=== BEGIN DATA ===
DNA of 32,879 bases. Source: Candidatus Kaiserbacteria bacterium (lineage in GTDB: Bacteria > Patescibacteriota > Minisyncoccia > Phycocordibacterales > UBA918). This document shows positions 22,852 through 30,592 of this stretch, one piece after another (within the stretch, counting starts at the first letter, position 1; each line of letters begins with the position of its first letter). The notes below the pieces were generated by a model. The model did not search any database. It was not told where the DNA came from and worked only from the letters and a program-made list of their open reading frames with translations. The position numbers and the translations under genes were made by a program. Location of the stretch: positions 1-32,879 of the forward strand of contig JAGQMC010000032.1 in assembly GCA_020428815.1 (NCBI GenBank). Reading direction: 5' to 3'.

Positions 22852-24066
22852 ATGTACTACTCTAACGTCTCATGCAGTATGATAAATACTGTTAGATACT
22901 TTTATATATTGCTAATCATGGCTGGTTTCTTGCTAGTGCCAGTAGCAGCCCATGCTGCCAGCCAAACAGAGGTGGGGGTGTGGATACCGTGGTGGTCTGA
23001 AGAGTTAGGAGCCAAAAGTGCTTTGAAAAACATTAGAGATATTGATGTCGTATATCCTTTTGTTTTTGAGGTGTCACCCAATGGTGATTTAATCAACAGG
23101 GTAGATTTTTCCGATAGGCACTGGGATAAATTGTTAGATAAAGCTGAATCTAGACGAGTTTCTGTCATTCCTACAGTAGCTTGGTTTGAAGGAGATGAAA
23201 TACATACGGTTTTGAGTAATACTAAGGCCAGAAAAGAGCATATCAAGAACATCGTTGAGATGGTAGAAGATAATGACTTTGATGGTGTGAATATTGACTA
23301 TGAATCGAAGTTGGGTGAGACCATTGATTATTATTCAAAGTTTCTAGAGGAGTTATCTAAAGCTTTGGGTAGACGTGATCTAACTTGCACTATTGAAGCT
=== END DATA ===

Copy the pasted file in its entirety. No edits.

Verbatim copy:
DNA of 32,879 bases. Source: Candidatus Kaiserbacteria bacterium (lineage in GTDB: Bacteria > Patescibacteriota > Minisyncoccia > Phycocordibacterales > UBA918). This document shows positions 22,852 through 30,592 of this stretch, one piece after another (within the stretch, counting starts at the first letter, position 1; each line of letters begins with the position of its first letter). The notes below the pieces were generated by a model. The model did not search any database. It was not told where the DNA came from and worked only from the letters and a program-made list of their open reading frames with translations. The position numbers and the translations under genes were made by a program. Location of the stretch: positions 1-32,879 of the forward strand of contig JAGQMC010000032.1 in assembly GCA_020428815.1 (NCBI GenBank). Reading direction: 5' to 3'.

Positions 22852-24066
22852 ATGTACTACTCTAACGTCTCATGCAGTATGATAAATACTGTTAGATACT
22901 TTTATATATTGCTAATCATGGCTGGTTTCTTGCTAGTGCCAGTAGCAGCCCATGCTGCCAGCCAAACAGAGGTGGGGGTGTGGATACCGTGGTGGTCTGA
23001 AGAGTTAGGAGCCAAAAGTGCTTTGAAAAACATTAGAGATATTGATGTCGTATATCCTTTTGTTTTTGAGGTGTCACCCAATGGTGATTTAATCAACAGG
23101 GTAGATTTTTCCGATAGGCACTGGGATAAATTGTTAGATAAAGCTGAATCTAGACGAGTTTCTGTCATTCCTACAGTAGCTTGGTTTGAAGGAGATGAAA
23201 TACATACGGTTTTGAGTAATACTAAGGCCAGAAAAGAGCATATCAAGAACATCGTTGAGATGGTAGAAGATAATGACTTTGATGGTGTGAATATTGACTA
23301 TGAATCGAAGTTGGGTGAGACCATTGATTATTATTCAAAGTTTCTAGAGGAGTTATCTAAAGCTTTGGGTAGACGTGATCTAACTTGCACTATTGAAGCT